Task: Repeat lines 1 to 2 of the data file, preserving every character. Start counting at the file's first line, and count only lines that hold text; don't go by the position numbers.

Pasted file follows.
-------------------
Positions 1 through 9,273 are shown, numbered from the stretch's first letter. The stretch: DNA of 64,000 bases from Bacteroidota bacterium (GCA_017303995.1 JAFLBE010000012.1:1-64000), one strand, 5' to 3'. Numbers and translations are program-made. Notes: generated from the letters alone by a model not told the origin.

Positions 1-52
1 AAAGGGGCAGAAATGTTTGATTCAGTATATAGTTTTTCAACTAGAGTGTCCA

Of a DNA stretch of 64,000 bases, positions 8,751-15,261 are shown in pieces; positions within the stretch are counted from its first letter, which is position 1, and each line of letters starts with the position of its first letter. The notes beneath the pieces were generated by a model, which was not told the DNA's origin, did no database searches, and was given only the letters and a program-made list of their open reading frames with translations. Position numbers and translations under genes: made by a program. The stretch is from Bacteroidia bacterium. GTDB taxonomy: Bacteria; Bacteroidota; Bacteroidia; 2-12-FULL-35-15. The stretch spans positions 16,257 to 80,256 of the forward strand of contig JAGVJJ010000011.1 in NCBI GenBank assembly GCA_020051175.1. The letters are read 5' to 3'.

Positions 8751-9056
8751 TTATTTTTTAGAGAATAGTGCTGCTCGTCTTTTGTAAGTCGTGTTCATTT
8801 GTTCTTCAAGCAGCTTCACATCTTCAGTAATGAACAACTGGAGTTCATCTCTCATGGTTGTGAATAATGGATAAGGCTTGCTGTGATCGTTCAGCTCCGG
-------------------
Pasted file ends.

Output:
Positions 1 through 9,273 are shown, numbered from the stretch's first letter. The stretch: DNA of 64,000 bases from Bacteroidota bacterium (GCA_017303995.1 JAFLBE010000012.1:1-64000), one strand, 5' to 3'. Numbers and translations are program-made. Notes: generated from the letters alone by a model not told the origin.

Positions 1-52